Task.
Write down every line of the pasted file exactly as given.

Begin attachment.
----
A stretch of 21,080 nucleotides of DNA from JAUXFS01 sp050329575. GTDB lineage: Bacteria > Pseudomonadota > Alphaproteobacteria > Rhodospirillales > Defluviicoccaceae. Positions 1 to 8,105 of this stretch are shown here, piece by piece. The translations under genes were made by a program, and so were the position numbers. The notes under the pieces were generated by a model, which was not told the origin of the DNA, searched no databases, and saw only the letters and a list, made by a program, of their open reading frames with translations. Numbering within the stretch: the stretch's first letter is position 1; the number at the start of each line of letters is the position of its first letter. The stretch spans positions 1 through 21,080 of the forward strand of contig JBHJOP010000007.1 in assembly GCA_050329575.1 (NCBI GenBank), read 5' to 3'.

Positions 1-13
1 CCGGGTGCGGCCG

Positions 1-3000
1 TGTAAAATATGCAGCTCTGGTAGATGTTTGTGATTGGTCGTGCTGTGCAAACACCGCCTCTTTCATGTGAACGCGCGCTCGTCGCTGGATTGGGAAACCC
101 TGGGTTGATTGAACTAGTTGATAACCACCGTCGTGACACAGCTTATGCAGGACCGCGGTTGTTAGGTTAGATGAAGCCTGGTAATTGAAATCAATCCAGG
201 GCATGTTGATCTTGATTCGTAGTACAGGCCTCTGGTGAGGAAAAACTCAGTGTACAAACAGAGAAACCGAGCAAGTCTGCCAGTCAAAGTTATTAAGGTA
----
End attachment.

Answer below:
A stretch of 21,080 nucleotides of DNA from JAUXFS01 sp050329575. GTDB lineage: Bacteria > Pseudomonadota > Alphaproteobacteria > Rhodospirillales > Defluviicoccaceae. Positions 1 to 8,105 of this stretch are shown here, piece by piece. The translations under genes were made by a program, and so were the position numbers. The notes under the pieces were generated by a model, which was not told the origin of the DNA, searched no databases, and saw only the letters and a list, made by a program, of their open reading frames with translations. Numbering within the stretch: the stretch's first letter is position 1; the number at the start of each line of letters is the position of its first letter. The stretch spans positions 1 through 21,080 of the forward strand of contig JBHJOP010000007.1 in assembly GCA_050329575.1 (NCBI GenBank), read 5' to 3'.

Positions 1-13
1 CCGGGTGCGGCCG

Positions 1-3000
1 TGTAAAATATGCAGCTCTGGTAGATGTTTGTGATTGGTCGTGCTGTGCAAACACCGCCTCTTTCATGTGAACGCGCGCTCGTCGCTGGATTGGGAAACCC
101 TGGGTTGATTGAACTAGTTGATAACCACCGTCGTGACACAGCTTATGCAGGACCGCGGTTGTTAGGTTAGATGAAGCCTGGTAATTGAAATCAATCCAGG
201 GCATGTTGATCTTGATTCGTAGTACAGGCCTCTGGTGAGGAAAAACTCAGTGTACAAACAGAGAAACCGAGCAAGTCTGCCAGTCAAAGTTATTAAGGTA